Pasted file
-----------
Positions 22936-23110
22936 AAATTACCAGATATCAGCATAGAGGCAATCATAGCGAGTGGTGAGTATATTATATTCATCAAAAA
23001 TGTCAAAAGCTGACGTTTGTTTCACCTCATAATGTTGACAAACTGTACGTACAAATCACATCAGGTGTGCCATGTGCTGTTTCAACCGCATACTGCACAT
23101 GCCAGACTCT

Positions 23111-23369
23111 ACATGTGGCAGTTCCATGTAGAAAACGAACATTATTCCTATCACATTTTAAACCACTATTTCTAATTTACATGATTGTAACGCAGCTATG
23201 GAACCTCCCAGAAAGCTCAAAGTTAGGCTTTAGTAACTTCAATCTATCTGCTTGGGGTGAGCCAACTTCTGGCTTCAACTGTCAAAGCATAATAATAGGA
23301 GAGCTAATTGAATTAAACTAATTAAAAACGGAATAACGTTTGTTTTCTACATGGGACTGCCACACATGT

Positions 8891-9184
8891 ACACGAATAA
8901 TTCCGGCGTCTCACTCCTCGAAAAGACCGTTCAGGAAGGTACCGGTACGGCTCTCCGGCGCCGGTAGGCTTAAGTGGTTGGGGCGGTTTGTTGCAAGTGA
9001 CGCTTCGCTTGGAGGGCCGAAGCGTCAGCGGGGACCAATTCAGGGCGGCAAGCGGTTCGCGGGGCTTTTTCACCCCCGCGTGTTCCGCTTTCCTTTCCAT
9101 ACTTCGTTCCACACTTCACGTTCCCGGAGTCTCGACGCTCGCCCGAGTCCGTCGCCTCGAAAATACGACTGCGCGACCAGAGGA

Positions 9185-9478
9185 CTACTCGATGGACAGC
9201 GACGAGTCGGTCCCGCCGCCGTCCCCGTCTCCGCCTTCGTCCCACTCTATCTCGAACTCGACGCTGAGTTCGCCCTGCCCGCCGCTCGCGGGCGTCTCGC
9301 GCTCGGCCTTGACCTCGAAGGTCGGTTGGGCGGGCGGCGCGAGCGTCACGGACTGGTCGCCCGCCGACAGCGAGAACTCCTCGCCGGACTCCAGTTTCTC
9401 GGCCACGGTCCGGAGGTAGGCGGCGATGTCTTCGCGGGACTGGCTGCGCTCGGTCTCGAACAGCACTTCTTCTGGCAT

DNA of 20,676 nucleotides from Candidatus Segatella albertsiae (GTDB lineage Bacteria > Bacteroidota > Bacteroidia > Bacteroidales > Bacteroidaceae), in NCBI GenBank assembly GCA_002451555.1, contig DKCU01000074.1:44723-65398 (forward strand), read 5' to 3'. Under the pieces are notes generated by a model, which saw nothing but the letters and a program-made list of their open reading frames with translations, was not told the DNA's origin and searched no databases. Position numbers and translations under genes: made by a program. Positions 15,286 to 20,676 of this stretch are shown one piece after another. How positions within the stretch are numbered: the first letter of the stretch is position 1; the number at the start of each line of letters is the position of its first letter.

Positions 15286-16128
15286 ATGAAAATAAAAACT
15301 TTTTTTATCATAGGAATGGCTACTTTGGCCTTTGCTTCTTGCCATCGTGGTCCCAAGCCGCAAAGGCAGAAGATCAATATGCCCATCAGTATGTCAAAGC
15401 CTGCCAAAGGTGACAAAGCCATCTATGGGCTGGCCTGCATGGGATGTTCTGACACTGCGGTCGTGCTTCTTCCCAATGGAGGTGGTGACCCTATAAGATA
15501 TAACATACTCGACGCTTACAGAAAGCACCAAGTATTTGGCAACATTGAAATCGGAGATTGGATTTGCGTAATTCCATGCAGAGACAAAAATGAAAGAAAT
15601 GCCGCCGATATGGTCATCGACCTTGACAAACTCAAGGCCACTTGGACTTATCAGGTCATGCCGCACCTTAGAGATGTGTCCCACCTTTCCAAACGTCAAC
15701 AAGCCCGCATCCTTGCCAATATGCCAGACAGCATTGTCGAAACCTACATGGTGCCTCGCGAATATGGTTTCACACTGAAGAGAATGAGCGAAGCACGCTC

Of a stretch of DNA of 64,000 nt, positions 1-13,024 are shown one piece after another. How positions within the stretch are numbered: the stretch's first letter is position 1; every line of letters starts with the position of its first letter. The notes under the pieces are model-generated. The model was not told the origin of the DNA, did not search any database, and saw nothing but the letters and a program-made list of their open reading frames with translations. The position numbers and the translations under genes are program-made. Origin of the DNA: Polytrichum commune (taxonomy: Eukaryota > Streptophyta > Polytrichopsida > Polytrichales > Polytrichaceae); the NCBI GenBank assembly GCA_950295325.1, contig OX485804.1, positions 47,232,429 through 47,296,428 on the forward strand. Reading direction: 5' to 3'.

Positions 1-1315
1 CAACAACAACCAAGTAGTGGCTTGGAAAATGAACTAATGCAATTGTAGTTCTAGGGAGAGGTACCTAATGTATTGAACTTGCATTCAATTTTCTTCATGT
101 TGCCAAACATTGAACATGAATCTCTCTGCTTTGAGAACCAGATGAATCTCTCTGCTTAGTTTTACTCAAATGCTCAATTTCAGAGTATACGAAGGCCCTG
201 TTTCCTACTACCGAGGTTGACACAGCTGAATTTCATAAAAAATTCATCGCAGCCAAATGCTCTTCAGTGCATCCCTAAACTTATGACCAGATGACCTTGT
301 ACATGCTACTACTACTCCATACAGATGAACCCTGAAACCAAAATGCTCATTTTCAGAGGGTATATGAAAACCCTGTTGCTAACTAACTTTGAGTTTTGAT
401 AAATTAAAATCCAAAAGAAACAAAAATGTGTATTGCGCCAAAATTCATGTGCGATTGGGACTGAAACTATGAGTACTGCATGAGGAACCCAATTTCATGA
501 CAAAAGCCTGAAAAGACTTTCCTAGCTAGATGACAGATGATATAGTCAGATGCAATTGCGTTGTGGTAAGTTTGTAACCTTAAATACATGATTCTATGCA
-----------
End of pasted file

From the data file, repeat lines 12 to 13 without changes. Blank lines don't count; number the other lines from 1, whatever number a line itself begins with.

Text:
9001 CGCTTCGCTTGGAGGGCCGAAGCGTCAGCGGGGACCAATTCAGGGCGGCAAGCGGTTCGCGGGGCTTTTTCACCCCCGCGTGTTCCGCTTTCCTTTCCAT
9101 ACTTCGTTCCACACTTCACGTTCCCGGAGTCTCGACGCTCGCCCGAGTCCGTCGCCTCGAAAATACGACTGCGCGACCAGAGGA